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InfoQ Homepage News Apple Extends macOS Virtualization Capabilities and Introduces Rosetta for Linux Binaries

Apple Extends macOS Virtualization Capabilities and Introduces Rosetta for Linux Binaries

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At WWDC 2022, Apple showcased its latest advancement in virtualization support on macOS. Apple Virtualization Framework enables configuring and creating virtual machines on Apple Silicon to run macOS or Linux. New in the upcoming macOS Ventura, Linux VMs can leverage the GPU and use Rosetta to run unmodified x86-64 Linux binaries.

The Virtualization Framework was introduced in macOS BigSur, a.k.a macOS 11, two years ago as an alternative to the Hypervisor Framework. As Apple engineer Benjamin Poulin showed, the Virtualization Framework offers a high-level API to configure and create VMs on macOS using Swift. Actually, the Virtualization Framework is just a higher-level layer running on top of the Hypervisor Framework, as shown in the following image.

(Image courtesy of Apple)

VZVirtualMachineConfiguration is the core class that allows developers to define the hardware they want to have available in their VMs, including how many CPUs, how much memory, storage, and other devices. Once you have a configuration, you can instantiate and run a virtual machine using VZVirtualMachine as well as attach it to a view to display it inside a macOS window using VZVirtualMachineView:

var configuration = VZVirtualMachineConfiguration()
configuration.cpuCount = 4
configuration.memorySize = (4 * 1024 * 1024 * 1024) as UInt64
configuration.storageDevices = [newBlockDevice()]
configuration.pointingDevices = [newPointingDevice()]

let virtualMachine = VZVirtualMachine(configuration: configuration)
try await virtualMachine.start()

let virtualMachineView = VZVirtualMachineView()
virtualMachineView.virtualMachine = virtualMachine

A VM created in this way is sort-of equivalent to a physical device where you can install the OS, explain Poulin, who also details all the steps required to install and run macOS from an image. Among supported devices is the GPU, which enables running Metal with almost native performance inside of a VM.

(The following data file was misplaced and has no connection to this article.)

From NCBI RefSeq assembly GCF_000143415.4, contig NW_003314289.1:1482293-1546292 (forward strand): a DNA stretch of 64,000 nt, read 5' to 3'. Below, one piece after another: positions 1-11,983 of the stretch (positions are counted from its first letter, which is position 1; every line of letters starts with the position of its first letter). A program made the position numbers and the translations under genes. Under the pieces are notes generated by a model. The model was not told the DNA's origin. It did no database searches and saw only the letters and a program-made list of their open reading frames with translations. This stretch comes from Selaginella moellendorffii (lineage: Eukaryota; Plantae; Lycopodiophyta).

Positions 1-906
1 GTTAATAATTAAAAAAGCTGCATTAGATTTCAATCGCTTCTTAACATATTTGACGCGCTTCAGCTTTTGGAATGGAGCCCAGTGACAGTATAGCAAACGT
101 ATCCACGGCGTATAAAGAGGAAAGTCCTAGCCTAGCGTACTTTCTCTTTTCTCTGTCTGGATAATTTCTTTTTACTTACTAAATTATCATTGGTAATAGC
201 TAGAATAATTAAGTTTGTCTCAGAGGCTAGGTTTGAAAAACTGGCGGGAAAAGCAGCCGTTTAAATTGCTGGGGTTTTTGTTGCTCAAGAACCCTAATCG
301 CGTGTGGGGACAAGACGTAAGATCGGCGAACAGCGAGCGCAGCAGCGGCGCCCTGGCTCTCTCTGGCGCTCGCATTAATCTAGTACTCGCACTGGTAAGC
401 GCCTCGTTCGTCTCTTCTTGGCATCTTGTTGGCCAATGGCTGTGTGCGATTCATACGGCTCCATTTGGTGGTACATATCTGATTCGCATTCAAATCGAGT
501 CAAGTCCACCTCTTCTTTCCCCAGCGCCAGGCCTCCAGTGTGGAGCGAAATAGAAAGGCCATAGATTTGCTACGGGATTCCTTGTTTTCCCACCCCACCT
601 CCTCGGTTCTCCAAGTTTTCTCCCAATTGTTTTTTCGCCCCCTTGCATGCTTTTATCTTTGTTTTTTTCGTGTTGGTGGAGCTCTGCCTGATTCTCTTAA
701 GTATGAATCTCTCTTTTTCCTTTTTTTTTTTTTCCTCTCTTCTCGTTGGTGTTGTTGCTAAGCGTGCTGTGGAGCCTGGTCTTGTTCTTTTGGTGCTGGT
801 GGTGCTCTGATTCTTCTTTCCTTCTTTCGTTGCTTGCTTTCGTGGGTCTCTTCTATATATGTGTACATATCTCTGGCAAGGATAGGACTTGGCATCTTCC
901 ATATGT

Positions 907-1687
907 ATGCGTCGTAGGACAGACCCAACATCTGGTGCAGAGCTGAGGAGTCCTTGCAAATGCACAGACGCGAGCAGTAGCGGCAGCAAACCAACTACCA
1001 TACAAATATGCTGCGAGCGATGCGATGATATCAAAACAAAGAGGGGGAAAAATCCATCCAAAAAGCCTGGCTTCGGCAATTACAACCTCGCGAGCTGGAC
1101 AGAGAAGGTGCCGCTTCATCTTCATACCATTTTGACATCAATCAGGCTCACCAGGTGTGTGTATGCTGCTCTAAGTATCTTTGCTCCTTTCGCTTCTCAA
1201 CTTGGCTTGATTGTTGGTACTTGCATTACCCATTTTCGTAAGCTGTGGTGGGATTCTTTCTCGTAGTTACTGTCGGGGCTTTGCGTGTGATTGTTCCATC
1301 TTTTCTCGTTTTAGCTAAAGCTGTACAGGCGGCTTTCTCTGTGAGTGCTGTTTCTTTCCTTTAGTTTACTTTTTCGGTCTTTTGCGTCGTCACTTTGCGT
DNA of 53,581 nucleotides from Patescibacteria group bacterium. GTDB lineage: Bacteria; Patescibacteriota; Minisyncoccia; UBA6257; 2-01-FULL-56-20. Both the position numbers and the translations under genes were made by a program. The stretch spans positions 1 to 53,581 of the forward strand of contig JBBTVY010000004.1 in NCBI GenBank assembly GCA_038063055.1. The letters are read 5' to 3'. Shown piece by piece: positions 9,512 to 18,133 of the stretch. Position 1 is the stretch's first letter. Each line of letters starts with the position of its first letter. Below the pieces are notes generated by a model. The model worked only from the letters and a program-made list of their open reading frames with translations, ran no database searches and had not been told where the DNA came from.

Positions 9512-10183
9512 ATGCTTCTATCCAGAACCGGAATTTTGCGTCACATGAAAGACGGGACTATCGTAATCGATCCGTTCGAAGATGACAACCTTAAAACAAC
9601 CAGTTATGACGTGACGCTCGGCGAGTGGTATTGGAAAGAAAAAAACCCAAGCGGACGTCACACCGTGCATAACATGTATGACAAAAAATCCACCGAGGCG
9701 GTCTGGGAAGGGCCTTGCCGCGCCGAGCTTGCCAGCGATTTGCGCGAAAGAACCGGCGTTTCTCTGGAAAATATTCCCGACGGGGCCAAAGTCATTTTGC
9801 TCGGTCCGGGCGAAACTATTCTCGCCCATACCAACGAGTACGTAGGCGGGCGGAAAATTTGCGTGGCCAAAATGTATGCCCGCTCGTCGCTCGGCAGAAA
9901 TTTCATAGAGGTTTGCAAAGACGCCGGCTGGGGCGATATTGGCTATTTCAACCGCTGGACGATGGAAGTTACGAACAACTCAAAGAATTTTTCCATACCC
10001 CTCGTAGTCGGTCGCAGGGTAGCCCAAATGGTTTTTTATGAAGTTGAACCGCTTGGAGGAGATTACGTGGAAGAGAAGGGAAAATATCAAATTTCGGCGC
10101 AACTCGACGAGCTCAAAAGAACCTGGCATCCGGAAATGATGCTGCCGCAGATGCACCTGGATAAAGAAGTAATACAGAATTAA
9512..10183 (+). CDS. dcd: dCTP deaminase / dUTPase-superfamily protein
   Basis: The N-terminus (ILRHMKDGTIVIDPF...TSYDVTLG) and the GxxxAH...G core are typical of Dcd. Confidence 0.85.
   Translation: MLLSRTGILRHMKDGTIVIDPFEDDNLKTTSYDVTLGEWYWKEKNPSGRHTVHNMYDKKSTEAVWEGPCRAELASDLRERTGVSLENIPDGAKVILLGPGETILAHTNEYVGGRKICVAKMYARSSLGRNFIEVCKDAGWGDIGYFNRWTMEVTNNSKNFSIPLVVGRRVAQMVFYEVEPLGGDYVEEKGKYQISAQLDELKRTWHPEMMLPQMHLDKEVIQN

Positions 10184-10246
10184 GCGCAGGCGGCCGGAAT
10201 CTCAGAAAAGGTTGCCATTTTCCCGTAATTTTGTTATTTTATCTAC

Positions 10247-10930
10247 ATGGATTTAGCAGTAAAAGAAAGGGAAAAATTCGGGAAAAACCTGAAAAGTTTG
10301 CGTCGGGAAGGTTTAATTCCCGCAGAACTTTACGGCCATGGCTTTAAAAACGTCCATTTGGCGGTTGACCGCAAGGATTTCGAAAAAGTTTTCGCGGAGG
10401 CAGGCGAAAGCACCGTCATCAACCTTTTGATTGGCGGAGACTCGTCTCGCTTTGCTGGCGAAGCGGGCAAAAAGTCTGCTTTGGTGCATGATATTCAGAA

As mentioned, you can virtualize not only macOS but Linux as well. In macOS Ventura, Apple is introducing support for the EFI boot loader, which is able to discover any virtual device attached to a VM from which to boot. This makes it possible to download an ISO Linux image, attach it to a virtual storage device, create a boot loader, and boot into the OS, as Poulin shows. This is possible both on Intel and ARM CPUs provided you download the appropriate distribution for your hardware.

Additionally, with macOS Ventura, you will be able to use VirtioGPU 2D, a virtualization device that allows Linux to provide interfaces to the host. This makes it possible to display a Linux GUI inside a macOS window, similarly to how you can display a macOS GUI within a macOS window.

Possibly the most interesting new virtualization feature coming with macOS Ventura is support for Rosetta to run unmodified x86-64 Linux binaries. This too can be easily configured for a given Linux VM using Swift. The general idea is you share the Rosetta directory from macOS into your Linux guest OS, then launch the Rosetta interpreter from the Linux shell:

let rosettaDir = try! VZLinuxRosettaDirectoryShare()
let directorySharingDevice = VZVirtioFileSystemDeviceConfiguration(tag: "RosettaShare")
directorySharingService.share = rosettaDirectoryShare

configuration.directorySharingDevice = directorySharingService

By launching the Rosetta interpreter under Linux, any x86-64 Linux binary will be automatically translated to ARM using Rosetta, just like it happens for x86-64 binaries on macOS running on Apple Silicon.

New in macOS Ventura are also trackpad support and VirtioFS support for macOS. VirtioFS was already available for sharing files with a Linux guest VM and now can be used also to share files with a macOS guest, too.

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